Film & Cinema15th February 2016
Subtitled BSL Film Captures Values of Old Deaf Culture
Pulled together from film footage thrown in a skip, the film is a must see for anyone who is deaf
Sitting down to enjoy the short Heritage Project film, ‘Power in our Hands’, in Penarth with Deaf friends and colleagues a few days ago, you could be forgiven for believing the route to getting the film in front of us, was straight forward. In fact, the story behind it is almost as interesting as the film itself.
Power in our Hands is a signed and subtitled film featuring archive footage of Deaf life around the UK. Having seen snippets of the film before at several of BDA's 125-year anniversary events that I had supported, I took my seat more out of duty than anticipation. I left totally captivated by the historical importance of what I had seen. Deaf and hearing people alike, would benefit from seeing this film.
What's interesting about the story, is that someone had decided the film footage was no longer of any interest and had thrown it into a skip. Fortunately they were found by a builder who happened to be a friend of Tomato Lichy, a Deaf man and campaigner based in London. Through his intervention, the archive footage found it's way to the BDA where someone recognised the films as a valuable history resource. Keen to protect it, the BDA applied for funding through the Heritage Lottery Fund, seeking to transfer all the old show reel film onto digital.
With footage dating back to the 1930s, the heritage project was more than merely transferring the records into a digital format. The Heritage Project had three key aims:
- To transfer the footage onto a digital platform
- Recruit regional area staff for the whole of the UK and Ireland. Part of their job was to identify people shown on the footage and interview local Deaf people to get their views on the film
- To develop a web based platform that would allow people to upload their own photos and videos, thereby developing a much bigger archive
Unlike hearing versions of heritage projects like this one, which identify very few of the people captured on film all those years ago, the Deaf community helped the BDA identify 479 people shown in the films, an outcome that delighted the Heritage Lottery funders.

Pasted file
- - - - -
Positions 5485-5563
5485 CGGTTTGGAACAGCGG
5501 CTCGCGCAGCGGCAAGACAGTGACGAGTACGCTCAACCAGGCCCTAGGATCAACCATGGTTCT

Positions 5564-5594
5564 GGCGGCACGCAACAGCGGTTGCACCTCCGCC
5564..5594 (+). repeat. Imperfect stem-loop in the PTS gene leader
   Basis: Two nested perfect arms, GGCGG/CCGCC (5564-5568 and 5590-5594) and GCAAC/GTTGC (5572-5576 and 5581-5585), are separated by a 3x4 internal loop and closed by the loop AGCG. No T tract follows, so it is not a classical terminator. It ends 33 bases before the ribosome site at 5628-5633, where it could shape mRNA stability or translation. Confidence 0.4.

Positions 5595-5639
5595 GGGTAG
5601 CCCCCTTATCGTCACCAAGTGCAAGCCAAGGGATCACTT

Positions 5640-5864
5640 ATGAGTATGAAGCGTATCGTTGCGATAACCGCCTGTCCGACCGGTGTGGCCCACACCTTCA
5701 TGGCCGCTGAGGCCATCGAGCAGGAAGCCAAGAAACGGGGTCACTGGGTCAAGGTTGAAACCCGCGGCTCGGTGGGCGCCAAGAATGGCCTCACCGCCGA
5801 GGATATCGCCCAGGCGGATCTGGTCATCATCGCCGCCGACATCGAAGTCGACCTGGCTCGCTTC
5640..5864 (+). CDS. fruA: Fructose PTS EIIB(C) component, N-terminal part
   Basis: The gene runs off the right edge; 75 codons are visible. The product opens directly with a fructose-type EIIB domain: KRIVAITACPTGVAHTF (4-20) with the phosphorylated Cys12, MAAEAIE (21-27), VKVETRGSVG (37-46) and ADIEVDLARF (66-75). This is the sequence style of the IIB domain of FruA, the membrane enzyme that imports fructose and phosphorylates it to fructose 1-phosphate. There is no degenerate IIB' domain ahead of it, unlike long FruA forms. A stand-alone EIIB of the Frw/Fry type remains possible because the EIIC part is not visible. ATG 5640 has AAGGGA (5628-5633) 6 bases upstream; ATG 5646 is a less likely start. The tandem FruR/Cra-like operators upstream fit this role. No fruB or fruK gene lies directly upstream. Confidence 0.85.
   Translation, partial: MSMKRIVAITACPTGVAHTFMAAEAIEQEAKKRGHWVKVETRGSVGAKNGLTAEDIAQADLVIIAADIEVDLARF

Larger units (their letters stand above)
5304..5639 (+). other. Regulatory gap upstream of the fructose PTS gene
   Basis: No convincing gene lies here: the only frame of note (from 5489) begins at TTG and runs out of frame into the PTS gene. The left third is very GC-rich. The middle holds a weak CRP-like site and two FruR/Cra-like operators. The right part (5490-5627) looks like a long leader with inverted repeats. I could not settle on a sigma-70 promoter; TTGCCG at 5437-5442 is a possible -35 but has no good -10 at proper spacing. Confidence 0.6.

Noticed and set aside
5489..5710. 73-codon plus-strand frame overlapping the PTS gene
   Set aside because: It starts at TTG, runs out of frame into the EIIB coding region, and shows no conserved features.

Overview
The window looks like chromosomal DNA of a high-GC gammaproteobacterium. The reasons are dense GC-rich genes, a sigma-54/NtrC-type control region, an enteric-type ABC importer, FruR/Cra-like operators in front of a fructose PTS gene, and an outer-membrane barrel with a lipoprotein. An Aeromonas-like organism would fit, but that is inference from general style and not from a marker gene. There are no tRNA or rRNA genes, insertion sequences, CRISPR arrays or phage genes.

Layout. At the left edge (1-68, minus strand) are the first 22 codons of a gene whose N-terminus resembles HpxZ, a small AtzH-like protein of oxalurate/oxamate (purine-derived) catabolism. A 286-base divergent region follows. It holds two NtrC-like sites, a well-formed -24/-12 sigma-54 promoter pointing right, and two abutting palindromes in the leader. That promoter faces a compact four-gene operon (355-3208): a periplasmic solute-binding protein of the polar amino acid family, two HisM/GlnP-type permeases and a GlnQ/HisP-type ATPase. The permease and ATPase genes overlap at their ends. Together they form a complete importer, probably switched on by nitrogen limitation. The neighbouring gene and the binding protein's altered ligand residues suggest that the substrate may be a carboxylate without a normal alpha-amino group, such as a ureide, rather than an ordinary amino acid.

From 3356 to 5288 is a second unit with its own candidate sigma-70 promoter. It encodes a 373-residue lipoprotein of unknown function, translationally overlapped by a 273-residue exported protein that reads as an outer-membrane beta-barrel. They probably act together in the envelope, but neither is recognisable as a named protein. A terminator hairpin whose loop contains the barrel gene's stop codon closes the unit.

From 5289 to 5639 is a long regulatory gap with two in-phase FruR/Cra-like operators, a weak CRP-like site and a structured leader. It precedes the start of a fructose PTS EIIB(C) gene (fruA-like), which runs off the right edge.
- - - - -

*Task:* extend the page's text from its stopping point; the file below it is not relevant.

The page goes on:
The forgotten footage has been compiled into, Power in our Hands, a documentary (lasting 70 minutes) telling the story about the recognition of British Sign Language (BSL) and Deaf rights. A plight unrecognised by many people in society, the film shows with great clarity many of the struggles faced by the Deaf community in their pursuit of equality. Sadly, it is a struggle that goes on, a struggle that is becoming more ill-defined with Deaf youngsters often dissuaded from joining the Deaf community when they are young, and developing their Deaf identity later in life.
As an activist myself, I greatly enjoyed the reminder about those who rallied so hard in the past, fighting for a better life for me! The changes and the benefits from their efforts might have been relatively incremental, but they did bring about change. The film made me recognise more clearly than anything before, that it is now our turn to look for more monumental improvements to Deaf equality.
What we saw was a strong and united Deaf community campaigning for what was right and what was in the real interests of the community - the whole community. Whilst they were respectful of others, what I witnessed was collective thinking that was not influenced by the modern day paymasters, pursuit of individual power and glory, or political positioning, they fought independently for what was right and achieved recognition for BSL as a language as a result. I knew the history, I’ve been told the stories, but seeing it first hand in this way, enlightened and inspired me. I felt proud of these past efforts, but it also left me worried about today's approach.
The film will be shown in locations around the UK and even if you think you know all about Deaf history, I still urge you to go along and have a look. The next showing in South Wales is at the The Chapter Arts Centre, Cardiff from the 4th March to the 10th March. Adult tickets are £4.40. Details of other showings of Power in our Hands can also be found at power-in-our-hands
I am sure the Deaf people involved in the project feel honoured to have played their part in bringing the film to our screens, I know I would have. The film shows the world the wonderful aspects of our Deaf culture, community and what Sign language is all about. Sadly, with many mums and dads of Deaf children often fighting tooth and nail to keep their child from a Deaf identity these days, it is difficult to predict what might be waiting these youngsters when they do need a Deaf community to embrace them and show them understanding, friendship and a sense of belonging in the future.
The Heritage Project is due to come to an end in October this year, but the History Pin, a technology filing system managed by the BDA, will allow people to upload their own photos and video footage to help secure footage for many years to come. The aim of for local Deaf people who are good with technology to be taught how to use History Pin to then help others. You can find our more at: sharedeafarchive
Article by Sarah Lawrence, Editor
posted in Entertainment / Film & Cinema
15th February 2016